Staten Island Ferry by Theodore Scull Quadrant Press Soft Cover
Staten Island Ferry by Theodore Scull Quadrant Press Soft Cover
Staten Island Ferry by Theodore Scull Quadrant Press Soft Cover
Staten Island Ferry by Theodore Scull Quadrant Press Soft Cover

Staten Island Ferry by Theodore Scull Quadrant Press Soft Cover

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Staten Island Ferry by Theodore Scull Quadrant Press Soft Cover
Staten Island Ferry, The by Theodore W Scull
Soft Cover
96 pages
Copyright 1982

Acknowledgements 4
Introduction 5
I. Why The Ferry? - Water, Water Everywhere 6
Ii. Going Aboard Sightseeing From The Saloon Deck 16
Iii. Going Ashore - Touring Staten Island 35
Iv. The Main Business - A Ride At Rush Hour 50
V. A Weekend Trip - Tourists & New Yorkers Out For A Lark 60
Vi. Below Decks-In The Engine Room Of A Steamboat, A Diesel Ferry & A Meeting With The First Mate 72
Vii. The Dawn Of A New Era-A Great Day In The Morning 88
The Ferry Schedule 92
How To Get Down To The Ferry 93
Current Fleet List & Biographical Notes 94
Bibliography 96

The Staten Island Ferry is a lovable American institution. But far more important than that, the huge orange and blue ferryboats carry over 21,000,000 passengers a year and offer the most commodious form of mass transportation in New York City. New York is a big place, and the latest generation of ferries holds the largest passenger certificates for any vessel in the world.
For the tens of thousands of daily Staten Island commuters, the single most important group of riders, the half-hour trips every working day are quiet interludes between the hectic demands of urban life on either shore. As an integral part of the city's transit system, the ferry is also the best, and by far the cheapest, route for all New Yorkers to follow when traveling between the island boroughs of Manhattan and Staten Island, whether on business, going to school, for shopping expeditions, to visit friends and relatives or for a pleasurable boat ride. About 70,000 passengers use the ferries on an average weekday.
For the multitudes of visitors to New York City, the ferryboats are a destination themselves. Every year, 2.5 million of them take advantage of the finest and least expensive way to view Manhattan's unparalleled skyline, the Statue of Liberty and to observe close up the busiest seaport in America. You cannot beat a quarter for the one-hour ten-mile round trip. That comes to exactly 21/2 cents a mile. If you could walk across the Bay, the cost of shoe leather would be greater. And, for a few of the city's street people, the boats are a safe, warm, temporary home for a couple of trips.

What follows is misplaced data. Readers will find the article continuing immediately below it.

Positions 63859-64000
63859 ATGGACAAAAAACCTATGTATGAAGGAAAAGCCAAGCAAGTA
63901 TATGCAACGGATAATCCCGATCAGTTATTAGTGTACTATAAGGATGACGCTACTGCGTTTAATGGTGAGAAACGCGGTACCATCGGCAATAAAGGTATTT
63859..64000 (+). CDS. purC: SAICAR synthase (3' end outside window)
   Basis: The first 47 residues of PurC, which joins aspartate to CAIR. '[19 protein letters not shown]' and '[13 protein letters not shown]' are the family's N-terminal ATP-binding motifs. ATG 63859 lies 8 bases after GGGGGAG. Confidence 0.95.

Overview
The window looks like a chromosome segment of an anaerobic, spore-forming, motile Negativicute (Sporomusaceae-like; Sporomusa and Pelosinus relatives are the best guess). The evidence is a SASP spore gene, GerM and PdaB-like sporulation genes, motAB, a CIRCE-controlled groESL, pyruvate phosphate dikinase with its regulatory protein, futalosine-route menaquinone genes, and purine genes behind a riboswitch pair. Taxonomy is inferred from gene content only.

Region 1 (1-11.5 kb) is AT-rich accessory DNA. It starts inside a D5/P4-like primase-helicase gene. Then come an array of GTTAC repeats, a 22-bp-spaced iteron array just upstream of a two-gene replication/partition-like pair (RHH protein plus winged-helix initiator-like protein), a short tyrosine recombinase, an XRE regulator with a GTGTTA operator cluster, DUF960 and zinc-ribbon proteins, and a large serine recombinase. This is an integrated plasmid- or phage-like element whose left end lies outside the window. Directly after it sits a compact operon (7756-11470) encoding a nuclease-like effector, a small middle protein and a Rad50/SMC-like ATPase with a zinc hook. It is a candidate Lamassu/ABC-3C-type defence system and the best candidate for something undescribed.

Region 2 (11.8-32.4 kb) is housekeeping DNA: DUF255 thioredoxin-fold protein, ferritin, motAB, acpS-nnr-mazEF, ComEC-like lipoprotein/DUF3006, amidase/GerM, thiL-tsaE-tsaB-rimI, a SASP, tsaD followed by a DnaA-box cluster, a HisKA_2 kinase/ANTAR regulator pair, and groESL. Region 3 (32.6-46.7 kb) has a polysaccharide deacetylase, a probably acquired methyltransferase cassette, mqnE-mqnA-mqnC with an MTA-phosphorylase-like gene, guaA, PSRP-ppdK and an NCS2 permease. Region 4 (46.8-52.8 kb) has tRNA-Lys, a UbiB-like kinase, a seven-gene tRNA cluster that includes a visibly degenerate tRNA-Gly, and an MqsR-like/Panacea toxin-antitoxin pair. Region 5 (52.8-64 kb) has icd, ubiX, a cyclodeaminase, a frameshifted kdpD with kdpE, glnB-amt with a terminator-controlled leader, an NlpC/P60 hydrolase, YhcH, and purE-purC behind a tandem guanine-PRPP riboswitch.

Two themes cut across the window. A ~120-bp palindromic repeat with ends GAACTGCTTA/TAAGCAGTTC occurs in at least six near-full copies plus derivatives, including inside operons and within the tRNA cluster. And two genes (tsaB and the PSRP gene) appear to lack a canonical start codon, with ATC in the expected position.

In a special category are the hundreds of employees working for the Bureau of Ferry Operations, aboard the boats, and in the offices ashore. For them, the Staten Island Ferry is their paycheck, albeit not the fastest route to making a fortune. The Department's personnel provide an enviable level of service around the clock every day of the year and in any kind of weather.
For me, the Staten Island Ferry has been a regular outing since I first came to live in New York in 1964. From the decks of a dozen different ferryboats, I have recorded on film virtually every passenger liner that has entered the Port of New York, as well as scores of freighters and tankers, dozens of tugs, railway barges and pilot, police and fire boats. Besides the busy harbor traffic, I have photographed the spectacular and ever-changing city skyline in every light, on days ranging from some of the clearest on record to the worst blizzards in the month of February.
Now while doing research for this book, I have had the opportunity to go behind the scenes of the ferry's operation, and I have come away with a great sense of respect and fondness for all the men and women with whom I have worked over the last 15 months.
If anything is certain these days, the future seems assured for the last year-round public ferry operation in the city. The ridership figures are increasing every year, and the newest ferryboats, designed to carry 6000 passengers, reflect the rising demand.
A ride on the ferry can never be a dull experience because it stimulates one's senses. New York City, for the very same reasons, is never dull, and the Staten Island Ferry is very much part of New York.

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